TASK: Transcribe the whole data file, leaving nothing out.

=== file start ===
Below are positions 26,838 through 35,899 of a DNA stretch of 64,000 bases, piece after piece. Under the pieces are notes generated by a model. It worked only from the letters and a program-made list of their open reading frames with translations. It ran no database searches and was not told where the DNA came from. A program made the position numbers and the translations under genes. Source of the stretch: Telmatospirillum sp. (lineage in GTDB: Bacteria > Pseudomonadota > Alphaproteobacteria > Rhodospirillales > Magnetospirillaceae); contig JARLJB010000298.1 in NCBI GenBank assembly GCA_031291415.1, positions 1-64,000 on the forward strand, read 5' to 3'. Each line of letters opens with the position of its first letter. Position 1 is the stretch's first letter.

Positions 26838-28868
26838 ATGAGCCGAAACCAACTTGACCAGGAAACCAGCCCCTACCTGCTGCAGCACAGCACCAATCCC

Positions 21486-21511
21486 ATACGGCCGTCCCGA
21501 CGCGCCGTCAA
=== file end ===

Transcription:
Below are positions 26,838 through 35,899 of a DNA stretch of 64,000 bases, piece after piece. Under the pieces are notes generated by a model. It worked only from the letters and a program-made list of their open reading frames with translations. It ran no database searches and was not told where the DNA came from. A program made the position numbers and the translations under genes. Source of the stretch: Telmatospirillum sp. (lineage in GTDB: Bacteria > Pseudomonadota > Alphaproteobacteria > Rhodospirillales > Magnetospirillaceae); contig JARLJB010000298.1 in NCBI GenBank assembly GCA_031291415.1, positions 1-64,000 on the forward strand, read 5' to 3'. Each line of letters opens with the position of its first letter. Position 1 is the stretch's first letter.

Positions 26838-28868
26838 ATGAGCCGAAACCAACTTGACCAGGAAACCAGCCCCTACCTGCTGCAGCACAGCACCAATCCC

Positions 21486-21511
21486 ATACGGCCGTCCCGA
21501 CGCGCCGTCAA